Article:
Telescopic Contact Lens With Hands-Free Zoom Could Help AMD Patients

A prototype telescopic contact lens that may one day help people suffering from age related vision loss. American Association for the Advancement of Science

It's expected that as we age, our eyesight will go. There's no shame, and not much fuss, in adding a pair of reading glasses to your arsenal of daily accessories—or getting your lenses split into bifocals. But for some older adults, age-related eye problems are much more dramatic than nearsightedness. Estimates suggest that by 2020, 196 million people worldwide will suffer from age-related macular degeneration (AMD), a form of blindness, essentially, that comes with growing older.

AMD is the result of deteriorating cells in the macula, a small but essential area of the retina at the back of the eye. It causes a progressive loss of central vision, making a person unable to see what's right in front of him or her. Though it leaves peripheral vision intact, AMD makes it impossible for a person to, for example, read, recognize another person's face or drive. Globally, it is the third most common cause of blindness and is considered a "priority eye disease" by the World Health Organization.

There are treatment options, primarily, the periodic injection of anti-growth factors directly into the retina. However, said Neil Bressler, chief of the Retina Division at the Johns Hopkins Wilmer Eye Institute, "the treatment typically can stop further vision loss but often does not improve vision." There is also an implantable miniature telescope approved by the Food and Drug Administration. But, said Eric Tremblay of Switzerland's École polytechnique fédérale de Lausanne (EPFL), the implant is designed to go only in one eye, "and then you have to learn to deal with that." Not to mention that it's a permanent commitment.

That's why Tremblay and a team of optics researchers at EPFL are working on telescopic contact lenses designed for daily use. Inside the contact lenses are minuscule mirrors arranged to more or less mimic a traditional Galilean telescope, magnifying the image and, essentially, acting like built-in binoculars. In lab tests, they've been shown to work, but, as Tremblay told a crowd at the American Association for the Advancement of Science's 2015 annual meeting in February, "everything I've shown you is still lab stuff. To date we've put it on five people, just to check out the comfort and the mechanical aspects. Generally, the results were really good. More clinical trials are coming up."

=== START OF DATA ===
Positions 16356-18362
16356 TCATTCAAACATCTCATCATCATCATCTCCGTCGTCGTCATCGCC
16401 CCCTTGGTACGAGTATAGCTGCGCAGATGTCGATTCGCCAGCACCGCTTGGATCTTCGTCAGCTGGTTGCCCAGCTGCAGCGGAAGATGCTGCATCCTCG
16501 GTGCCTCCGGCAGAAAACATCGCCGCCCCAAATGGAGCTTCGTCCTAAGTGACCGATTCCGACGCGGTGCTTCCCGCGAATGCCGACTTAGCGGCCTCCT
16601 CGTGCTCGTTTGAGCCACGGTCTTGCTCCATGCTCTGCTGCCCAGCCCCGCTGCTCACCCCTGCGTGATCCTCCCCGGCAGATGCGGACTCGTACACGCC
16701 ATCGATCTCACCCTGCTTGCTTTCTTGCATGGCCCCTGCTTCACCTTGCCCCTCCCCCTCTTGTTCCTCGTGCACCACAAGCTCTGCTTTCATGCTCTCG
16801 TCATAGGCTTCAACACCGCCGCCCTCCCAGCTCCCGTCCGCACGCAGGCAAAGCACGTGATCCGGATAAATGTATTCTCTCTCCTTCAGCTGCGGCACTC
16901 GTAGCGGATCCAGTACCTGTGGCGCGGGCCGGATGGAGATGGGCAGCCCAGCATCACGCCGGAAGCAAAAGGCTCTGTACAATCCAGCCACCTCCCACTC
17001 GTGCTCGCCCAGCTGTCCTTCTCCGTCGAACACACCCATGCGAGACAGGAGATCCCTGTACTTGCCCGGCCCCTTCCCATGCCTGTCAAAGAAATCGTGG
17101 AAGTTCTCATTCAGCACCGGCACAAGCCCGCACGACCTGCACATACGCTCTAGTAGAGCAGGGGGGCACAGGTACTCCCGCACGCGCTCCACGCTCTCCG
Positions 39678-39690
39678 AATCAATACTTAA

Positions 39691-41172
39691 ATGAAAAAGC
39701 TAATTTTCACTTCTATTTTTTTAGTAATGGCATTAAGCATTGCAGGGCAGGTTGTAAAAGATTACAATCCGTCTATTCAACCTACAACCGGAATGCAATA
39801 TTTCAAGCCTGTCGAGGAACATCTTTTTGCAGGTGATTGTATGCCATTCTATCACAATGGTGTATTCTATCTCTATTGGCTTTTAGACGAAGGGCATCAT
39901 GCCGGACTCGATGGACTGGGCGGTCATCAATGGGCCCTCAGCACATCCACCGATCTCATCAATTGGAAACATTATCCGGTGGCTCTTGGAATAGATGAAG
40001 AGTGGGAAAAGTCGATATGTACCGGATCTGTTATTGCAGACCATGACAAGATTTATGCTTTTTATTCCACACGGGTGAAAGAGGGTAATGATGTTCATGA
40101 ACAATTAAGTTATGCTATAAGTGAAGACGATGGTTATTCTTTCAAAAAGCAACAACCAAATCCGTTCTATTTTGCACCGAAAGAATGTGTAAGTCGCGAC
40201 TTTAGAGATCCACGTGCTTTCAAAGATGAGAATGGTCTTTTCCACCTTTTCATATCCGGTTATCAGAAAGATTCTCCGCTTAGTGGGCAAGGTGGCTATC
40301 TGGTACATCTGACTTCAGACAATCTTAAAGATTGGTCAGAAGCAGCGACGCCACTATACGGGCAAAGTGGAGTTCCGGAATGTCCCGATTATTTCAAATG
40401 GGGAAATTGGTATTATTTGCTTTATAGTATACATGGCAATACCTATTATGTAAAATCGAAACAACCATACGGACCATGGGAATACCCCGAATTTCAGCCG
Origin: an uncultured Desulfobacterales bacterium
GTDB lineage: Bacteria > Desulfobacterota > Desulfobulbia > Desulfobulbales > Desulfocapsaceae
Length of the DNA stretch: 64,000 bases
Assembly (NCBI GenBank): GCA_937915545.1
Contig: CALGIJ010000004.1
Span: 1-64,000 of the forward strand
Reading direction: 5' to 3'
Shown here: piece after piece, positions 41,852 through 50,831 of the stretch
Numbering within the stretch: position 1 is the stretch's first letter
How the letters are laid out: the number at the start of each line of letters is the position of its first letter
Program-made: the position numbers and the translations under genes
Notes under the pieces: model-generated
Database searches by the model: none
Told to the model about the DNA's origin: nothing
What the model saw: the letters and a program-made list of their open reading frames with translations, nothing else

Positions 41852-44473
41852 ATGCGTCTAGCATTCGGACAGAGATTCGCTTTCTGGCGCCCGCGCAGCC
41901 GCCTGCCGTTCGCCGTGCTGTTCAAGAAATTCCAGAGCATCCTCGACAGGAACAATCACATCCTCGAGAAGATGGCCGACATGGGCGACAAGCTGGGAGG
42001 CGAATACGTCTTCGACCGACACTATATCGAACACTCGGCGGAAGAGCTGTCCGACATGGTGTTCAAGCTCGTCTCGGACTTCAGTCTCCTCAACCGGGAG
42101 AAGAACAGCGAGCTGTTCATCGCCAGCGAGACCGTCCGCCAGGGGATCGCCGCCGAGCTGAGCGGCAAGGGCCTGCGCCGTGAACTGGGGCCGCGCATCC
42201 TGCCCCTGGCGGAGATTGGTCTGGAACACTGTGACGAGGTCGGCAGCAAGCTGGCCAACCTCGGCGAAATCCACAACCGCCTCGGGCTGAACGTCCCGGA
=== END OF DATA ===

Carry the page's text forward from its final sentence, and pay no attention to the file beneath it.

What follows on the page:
Bob Bowen paints a seascape of Ravello, Italy from a photo he found in a magazine in 2009. Then 80, Bowen began going blind at the age of 62 due to macular degeneration. He continues to regularly meet with fellow painters at the Falls Run Clubhouse. Peter Cihelka/AP

Bressler said there are obstacles: AMD patients are typically in their 70s and 80s, and "may not have the dexterity or other fine motor skills needed to place contact lenses on the eye." They also "may be more prone to infection from the lens or irritation."

Tremblay agrees, saying, "The biggest challenge to making this a viable product is oxygenation." The lenses are 1.55 millimeters thick, much thicker than your standard soft lens, which are at most .35 mm thick. They're also more rigid, but EPFL says clinical testing shows that they are still light and comfortable enough for daily use. Its team has spent the past two years honing a way to bring oxygen into the eye. So far, they've incorporated tiny air channels into the design and are also testing reservoirs of oxygen-rich fluids built right into the contact lenses.

The research was, in large part, funded by the Defense Advanced Research Projects Agency (DARPA). It might sound strange to hear that DARPA's interested in an AMD cure—until you hear about part two of the project. EPFL has also designed a pair of glasses that work in tandem with the binocular contacts, enabling a wearer to switch between "binocular" and "normal" vision. Using a light detector, the glasses can recognize when you wink: a right-eye blink for magnification and a left-eye blink to return to normal vision.

It's "hands-free zoom," said Tremblay. What soldier wouldn't want telescopic vision that pops up, quite literally, in the blink of an eye?